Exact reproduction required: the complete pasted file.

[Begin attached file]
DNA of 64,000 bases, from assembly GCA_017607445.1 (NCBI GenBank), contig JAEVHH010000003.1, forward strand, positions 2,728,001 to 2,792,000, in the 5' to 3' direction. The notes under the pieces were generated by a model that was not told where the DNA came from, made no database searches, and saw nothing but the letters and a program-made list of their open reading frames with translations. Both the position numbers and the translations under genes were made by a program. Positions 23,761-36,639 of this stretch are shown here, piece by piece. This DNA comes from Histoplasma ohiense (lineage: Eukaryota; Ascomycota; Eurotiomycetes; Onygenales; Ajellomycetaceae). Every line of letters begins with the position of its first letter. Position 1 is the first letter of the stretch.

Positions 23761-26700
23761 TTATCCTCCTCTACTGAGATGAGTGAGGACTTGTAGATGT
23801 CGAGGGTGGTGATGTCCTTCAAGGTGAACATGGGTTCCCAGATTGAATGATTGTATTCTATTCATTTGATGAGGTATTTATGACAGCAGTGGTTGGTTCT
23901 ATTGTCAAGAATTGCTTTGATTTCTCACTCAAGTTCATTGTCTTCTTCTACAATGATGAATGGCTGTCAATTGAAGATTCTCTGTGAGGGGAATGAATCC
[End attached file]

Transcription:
DNA of 64,000 bases, from assembly GCA_017607445.1 (NCBI GenBank), contig JAEVHH010000003.1, forward strand, positions 2,728,001 to 2,792,000, in the 5' to 3' direction. The notes under the pieces were generated by a model that was not told where the DNA came from, made no database searches, and saw nothing but the letters and a program-made list of their open reading frames with translations. Both the position numbers and the translations under genes were made by a program. Positions 23,761-36,639 of this stretch are shown here, piece by piece. This DNA comes from Histoplasma ohiense (lineage: Eukaryota; Ascomycota; Eurotiomycetes; Onygenales; Ajellomycetaceae). Every line of letters begins with the position of its first letter. Position 1 is the first letter of the stretch.

Positions 23761-26700
23761 TTATCCTCCTCTACTGAGATGAGTGAGGACTTGTAGATGT
23801 CGAGGGTGGTGATGTCCTTCAAGGTGAACATGGGTTCCCAGATTGAATGATTGTATTCTATTCATTTGATGAGGTATTTATGACAGCAGTGGTTGGTTCT
23901 ATTGTCAAGAATTGCTTTGATTTCTCACTCAAGTTCATTGTCTTCTTCTACAATGATGAATGGCTGTCAATTGAAGATTCTCTGTGAGGGGAATGAATCC